In a September 2000 interview with Rolling Stone magazine, Madonna explained the inspiration behind her lyrics to “Music.” As the story goes, when Madonna was attending a 1999 Sting concert at the Beacon Theatre in New York City during his Brand New Day tour, she noticed that while he was performing the new, unfamiliar tracks from his latest solo album, the audience was engaged but subdued. Then, suddenly, when Sting began playing some classic older songs which struck a deeper emotional chord, the increased ‘intersubject synchronization of audience members’ brain rhythms’ appeared to kick in. As Madonna described in Rolling Stone:

“When he did the old Police songs — and it was just him and a guitar, and the lights came down — somehow the energy in the room changed. It ignited the room, and it brought everybody closer to the stage. And suddenly, people lost their inhibition and their politeness, and everyone was singing the songs and practically holding hands. It really moved me. And I thought, "That's what music does to people." It really does bring people together, and it erases so much. And so that's how I came to the hook of that song.”

Over the decades, I’ve seen Madonna perform live countless times. In 1983, before she was famous, I was lucky enough to see Madonna perform live in a small gay nightclub on Lansdowne Street in Boston called “The Metro.” The audience was a diverse mix of concertgoers that transcended stereotypes. Anecdotally, my experience at this performance corroborates the clinical research of Molly Henry et al. on the power of live music to put audience members from all walks of life on the same neural “wavelength.”

© Keith Haring Foundation
"IGNORANCE = FEAR / SILENCE = DEATH" by Keith Haring (1989)
Source: © Keith Haring Foundation

This palpable feeling of "brain wave synchronization" with fellow concertgoers happened again when I saw Madonna perform the Blond Ambition tour as a benefit for amfAR (American Foundation for AIDS Research) soon after the tragic death of her close friend, legendary artist, Keith Haring (1958-1990). During this live benefit concert, Madonna said, “AIDS does not know if we are gay or if we are straight. It has no sexual preference. And, we should not be judged for our sexual preference.”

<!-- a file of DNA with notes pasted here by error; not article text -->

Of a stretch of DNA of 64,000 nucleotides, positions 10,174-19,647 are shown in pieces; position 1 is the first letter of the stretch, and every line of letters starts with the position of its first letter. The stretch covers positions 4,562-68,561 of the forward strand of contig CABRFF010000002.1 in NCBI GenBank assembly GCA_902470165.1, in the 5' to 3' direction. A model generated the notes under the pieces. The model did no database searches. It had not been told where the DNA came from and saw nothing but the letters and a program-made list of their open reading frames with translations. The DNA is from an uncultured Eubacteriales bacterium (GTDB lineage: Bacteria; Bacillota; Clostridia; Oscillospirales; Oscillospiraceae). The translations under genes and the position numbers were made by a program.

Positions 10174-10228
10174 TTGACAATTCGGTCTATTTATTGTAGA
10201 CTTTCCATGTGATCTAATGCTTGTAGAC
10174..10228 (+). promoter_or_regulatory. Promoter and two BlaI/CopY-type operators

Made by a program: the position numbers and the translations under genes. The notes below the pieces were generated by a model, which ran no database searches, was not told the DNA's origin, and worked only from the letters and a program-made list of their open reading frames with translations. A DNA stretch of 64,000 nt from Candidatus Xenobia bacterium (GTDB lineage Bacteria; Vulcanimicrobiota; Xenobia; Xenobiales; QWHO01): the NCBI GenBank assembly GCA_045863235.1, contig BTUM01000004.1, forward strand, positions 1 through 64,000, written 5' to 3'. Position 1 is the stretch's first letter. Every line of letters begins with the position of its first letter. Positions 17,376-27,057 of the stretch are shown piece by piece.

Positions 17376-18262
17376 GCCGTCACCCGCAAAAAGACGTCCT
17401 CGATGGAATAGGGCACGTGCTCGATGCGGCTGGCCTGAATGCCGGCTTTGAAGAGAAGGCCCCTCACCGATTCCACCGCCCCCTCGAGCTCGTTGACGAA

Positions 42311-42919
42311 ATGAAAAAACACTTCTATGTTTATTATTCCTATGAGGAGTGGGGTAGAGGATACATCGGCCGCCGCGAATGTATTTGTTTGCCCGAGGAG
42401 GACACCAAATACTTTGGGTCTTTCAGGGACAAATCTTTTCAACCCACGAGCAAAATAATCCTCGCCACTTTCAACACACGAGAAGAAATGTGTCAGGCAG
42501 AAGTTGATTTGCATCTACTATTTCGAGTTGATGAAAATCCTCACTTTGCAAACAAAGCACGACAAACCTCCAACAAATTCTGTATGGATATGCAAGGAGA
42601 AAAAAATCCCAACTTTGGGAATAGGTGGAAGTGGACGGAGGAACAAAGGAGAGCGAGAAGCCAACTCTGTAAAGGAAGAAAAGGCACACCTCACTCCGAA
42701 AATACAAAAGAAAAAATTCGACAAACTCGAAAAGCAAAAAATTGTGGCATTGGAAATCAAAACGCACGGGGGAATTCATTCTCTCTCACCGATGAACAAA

At a time in the late 1980s and early '90s when fear of the AIDS pandemic was fueling rampant homophobia and tearing people apart, Madonna was a Top-40 superstar at the zenith of her popularity. Thankfully, she had the courage to use her Blond Ambition world tour and the power of live musical performance to bring people "from every nation" together during a time of divisiveness. The latest 21st-century neuroscientific research shows us that the contagious feeling of camaraderie and cooperation felt amongst concertgoers appears to be driven by synchronized brain waves.

Although the latest EEG research found that watching live music on a screen doesn’t create brain synchronization nearly as well as being part of a concert-going audience, I believe the next best thing is concert footage that makes us feel like we’re part of an audience. Therefore, I’ve curated a 'top five' list of live Madonna performances with audible and visible audience participation. Hopefully, the exuberance of the concertgoers and audience members during these live performances will help you imagine that you're at a live performance and help "dissolve the differences that divide us" via dance music.

Whether you're watching these live performances in front of your computer screen or with earbuds on your smartphone; Remember: Music makes the people come together. So, get up on the dance floor!

Top Five "Intersubject Synchronization of Audience Members’ Brain Rhythms" Live Performances by Madonna

Like a Prayer (Blond Ambition World Tour)

Express Yourself (1989 MTV Video Music Awards)

Vogue (1990 MTV Video Music Awards)

Future Lovers / I Feel Love (Confessions on a Dance Floor World Tour)

Holiday (1984 American Bandstand)


“Live music increases intersubject synchronization of audience members’ brain rhythms” and "Musical rhythms in infancy: Social and emotional effects" were presented in a symposium chaired by Jessica Grahn, "What makes musical rhythm special: cross–species, developmental, and social perspectives," on March 27, 2018, at the 25th meeting for the Cognitive Neuroscience Society in Boston.

Samuel A. Mehr, Manvir Singh, Hunter York, Luke Glowacki, Max M. Krasnow. “Form and Function in Human Song.” Current Biology (Published: January 25, 2018) DOI: 10.1016/j.cub.2017.12.042

Edward H. Hagen and Gregory A. Bryant. "Music and Dance As a Coalition Signaling System." Human Nature (2003) DOI: 10.1007/s12110-003-1015-z

Bronwyn Tarr, Jacques Launay, and Robin IM Dunbar. "Silent Disco: Dancing in Synchrony Leads to Elevated Pain Thresholds and Social Closeness." Evolution and Human Behavior (2016) DOI: 10.1016/j.evolhumbehav.2016.02.004